Your First Color TV

A magnificent 1964 Magnavox color TV console

For us Baby Boomers, the appearance of HDTV a few years ago brought back memories of the last big jump in TV technology.

When homes first started sprouting TV antennas in the 50’s, black and white sets were the norm. They weren’t cheap, either. A new one was an investment of hundreds of dollars. Most stations outside of big cities didn’t broadcast in color at first when it became possible in 1954. So spending over $1000 for the pictured 1954 CBS-Columbia color TV was simply out of the question.

But color was catching on fast. By 1965, most US TV stations were broadcasting in color, even though many network shows were still black and white. In fact, it was interesting that some TV shows “jumped the shark” when they went color, the Andy Griffith Show being the prime example.

The prices had dropped by then, as well. You could get a living-room sized color TV for around 500 bucks. So many, including my father, took the color TV plunge about that time.

1967 newspaper ad for Mickey Mantle’s Restaurant, Joplin, Missouri

I saw my first color TV at Mickey Mantle’s restaurant in Joplin, Missouri in 1964. They had one set up in the lobby. I remember standing there stunned at the incredible sight of seeing moving images in gorgeous color.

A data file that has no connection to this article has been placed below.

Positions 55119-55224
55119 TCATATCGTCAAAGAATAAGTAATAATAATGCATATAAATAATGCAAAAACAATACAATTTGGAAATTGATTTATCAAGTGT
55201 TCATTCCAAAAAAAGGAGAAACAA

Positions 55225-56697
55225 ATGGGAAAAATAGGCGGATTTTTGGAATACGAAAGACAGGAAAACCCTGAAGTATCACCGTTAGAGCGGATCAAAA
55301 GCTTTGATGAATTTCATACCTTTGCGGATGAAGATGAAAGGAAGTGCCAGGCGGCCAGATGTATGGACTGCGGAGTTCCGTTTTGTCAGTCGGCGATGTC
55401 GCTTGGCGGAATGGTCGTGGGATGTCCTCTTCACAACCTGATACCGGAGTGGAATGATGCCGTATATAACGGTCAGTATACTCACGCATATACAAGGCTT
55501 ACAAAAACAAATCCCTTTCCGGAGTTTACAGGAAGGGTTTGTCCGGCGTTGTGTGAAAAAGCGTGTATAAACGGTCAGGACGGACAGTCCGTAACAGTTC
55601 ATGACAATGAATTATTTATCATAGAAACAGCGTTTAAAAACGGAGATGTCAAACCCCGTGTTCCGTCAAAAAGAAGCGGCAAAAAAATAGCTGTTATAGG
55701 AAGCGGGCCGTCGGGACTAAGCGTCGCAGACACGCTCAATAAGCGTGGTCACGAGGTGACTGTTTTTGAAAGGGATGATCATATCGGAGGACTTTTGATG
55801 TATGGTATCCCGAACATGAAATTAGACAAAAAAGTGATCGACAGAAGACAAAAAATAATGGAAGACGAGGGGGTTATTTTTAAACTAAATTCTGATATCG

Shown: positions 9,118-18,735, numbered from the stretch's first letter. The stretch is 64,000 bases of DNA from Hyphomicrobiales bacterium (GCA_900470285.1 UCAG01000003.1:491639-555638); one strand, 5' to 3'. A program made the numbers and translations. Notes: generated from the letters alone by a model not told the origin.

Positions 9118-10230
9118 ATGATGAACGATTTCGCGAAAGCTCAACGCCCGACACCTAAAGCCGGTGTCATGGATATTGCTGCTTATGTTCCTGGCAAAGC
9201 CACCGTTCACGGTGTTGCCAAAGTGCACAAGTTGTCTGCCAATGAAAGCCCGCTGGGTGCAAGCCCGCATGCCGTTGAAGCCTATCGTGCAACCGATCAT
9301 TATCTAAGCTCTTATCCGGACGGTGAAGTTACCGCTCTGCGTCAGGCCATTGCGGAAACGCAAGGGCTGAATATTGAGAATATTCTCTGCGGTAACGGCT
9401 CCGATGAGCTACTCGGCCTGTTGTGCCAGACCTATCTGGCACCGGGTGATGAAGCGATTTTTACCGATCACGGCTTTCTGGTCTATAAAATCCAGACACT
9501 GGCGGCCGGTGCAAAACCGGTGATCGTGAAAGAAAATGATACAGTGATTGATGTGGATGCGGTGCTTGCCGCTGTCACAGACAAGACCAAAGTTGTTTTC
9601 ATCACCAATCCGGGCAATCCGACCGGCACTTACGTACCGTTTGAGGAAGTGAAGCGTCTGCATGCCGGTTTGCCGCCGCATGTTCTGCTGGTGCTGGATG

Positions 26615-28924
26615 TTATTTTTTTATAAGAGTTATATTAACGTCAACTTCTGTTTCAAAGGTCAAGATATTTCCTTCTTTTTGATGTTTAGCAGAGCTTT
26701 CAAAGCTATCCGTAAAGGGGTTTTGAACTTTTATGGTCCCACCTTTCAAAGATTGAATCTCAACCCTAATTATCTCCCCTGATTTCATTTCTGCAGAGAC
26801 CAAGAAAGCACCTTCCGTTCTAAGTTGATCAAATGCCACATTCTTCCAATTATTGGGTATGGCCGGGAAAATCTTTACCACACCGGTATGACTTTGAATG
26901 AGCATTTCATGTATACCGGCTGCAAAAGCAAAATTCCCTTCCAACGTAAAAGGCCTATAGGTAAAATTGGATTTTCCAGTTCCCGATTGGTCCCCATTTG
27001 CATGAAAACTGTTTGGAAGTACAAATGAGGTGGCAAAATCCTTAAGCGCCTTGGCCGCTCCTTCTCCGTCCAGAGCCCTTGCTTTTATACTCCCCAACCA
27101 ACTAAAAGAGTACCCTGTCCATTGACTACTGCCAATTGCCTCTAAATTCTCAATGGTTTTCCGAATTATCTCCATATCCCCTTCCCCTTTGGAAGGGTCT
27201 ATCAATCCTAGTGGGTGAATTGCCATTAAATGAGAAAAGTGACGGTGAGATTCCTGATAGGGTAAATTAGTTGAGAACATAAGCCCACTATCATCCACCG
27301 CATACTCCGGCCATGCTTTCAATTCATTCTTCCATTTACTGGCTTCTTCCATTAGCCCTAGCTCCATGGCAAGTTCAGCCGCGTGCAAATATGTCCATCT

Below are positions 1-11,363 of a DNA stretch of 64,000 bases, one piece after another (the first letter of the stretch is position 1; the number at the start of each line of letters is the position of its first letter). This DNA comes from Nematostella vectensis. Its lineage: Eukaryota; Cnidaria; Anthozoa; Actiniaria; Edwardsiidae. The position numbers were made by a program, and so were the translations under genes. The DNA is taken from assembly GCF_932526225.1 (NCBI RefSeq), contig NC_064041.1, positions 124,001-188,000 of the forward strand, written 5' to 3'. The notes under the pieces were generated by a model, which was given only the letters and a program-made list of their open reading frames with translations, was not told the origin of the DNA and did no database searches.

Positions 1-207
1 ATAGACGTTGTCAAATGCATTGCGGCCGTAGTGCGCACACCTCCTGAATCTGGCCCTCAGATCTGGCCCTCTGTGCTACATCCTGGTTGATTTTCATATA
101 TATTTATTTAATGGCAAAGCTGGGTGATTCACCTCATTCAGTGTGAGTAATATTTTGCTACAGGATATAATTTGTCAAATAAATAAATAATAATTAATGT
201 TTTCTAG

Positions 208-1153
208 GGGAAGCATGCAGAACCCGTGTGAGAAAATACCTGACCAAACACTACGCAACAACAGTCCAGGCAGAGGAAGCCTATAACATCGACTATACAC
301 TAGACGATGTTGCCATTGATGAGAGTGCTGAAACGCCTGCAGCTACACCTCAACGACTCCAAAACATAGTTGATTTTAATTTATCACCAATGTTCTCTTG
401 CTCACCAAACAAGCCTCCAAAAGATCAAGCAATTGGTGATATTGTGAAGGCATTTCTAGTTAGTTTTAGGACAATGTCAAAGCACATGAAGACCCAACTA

One of the first things a new color TV owner discovered was that the blasted colors wouldn’t stay the same! It would go in and out of tune during a single show. A nice flesh-colored face might end up with a greenish tint before a show ended. And passing airplanes would also wreak havoc with the picture.

Color TV tuning bars

Many homeowners, my father included, decided to spring for a rotor that would turn the antenna around to directly face the transmission tower. In our small northeast Oklahoma town, we had signals originating from places as diverse as Tulsa, Joplin, and Pittsburgh, Kansas. Being able to point the antenna perfectly greatly improved color reception.

Channel 7 in Pittsburgh would begin the broadcast day with color bars that you could use to perfectly adjust the tint and hue. An announcer would describe each color, and you would try to match it. The picture would then be perfect, until it started getting off track again within minutes. Automatic fine tuning appeared in the 70’s and ended this daily ritual.

I waited five years until I took the HDTV plunge. By then, the local networks were broadcasting in it, Dish Network offered a hi-def DVR at a reasonable fee, and the sets themselves had finally gotten reliable and cheaper. And as I installed it, it brought back fond memories of dad proudly hooking up our very first color set, circa 1965.

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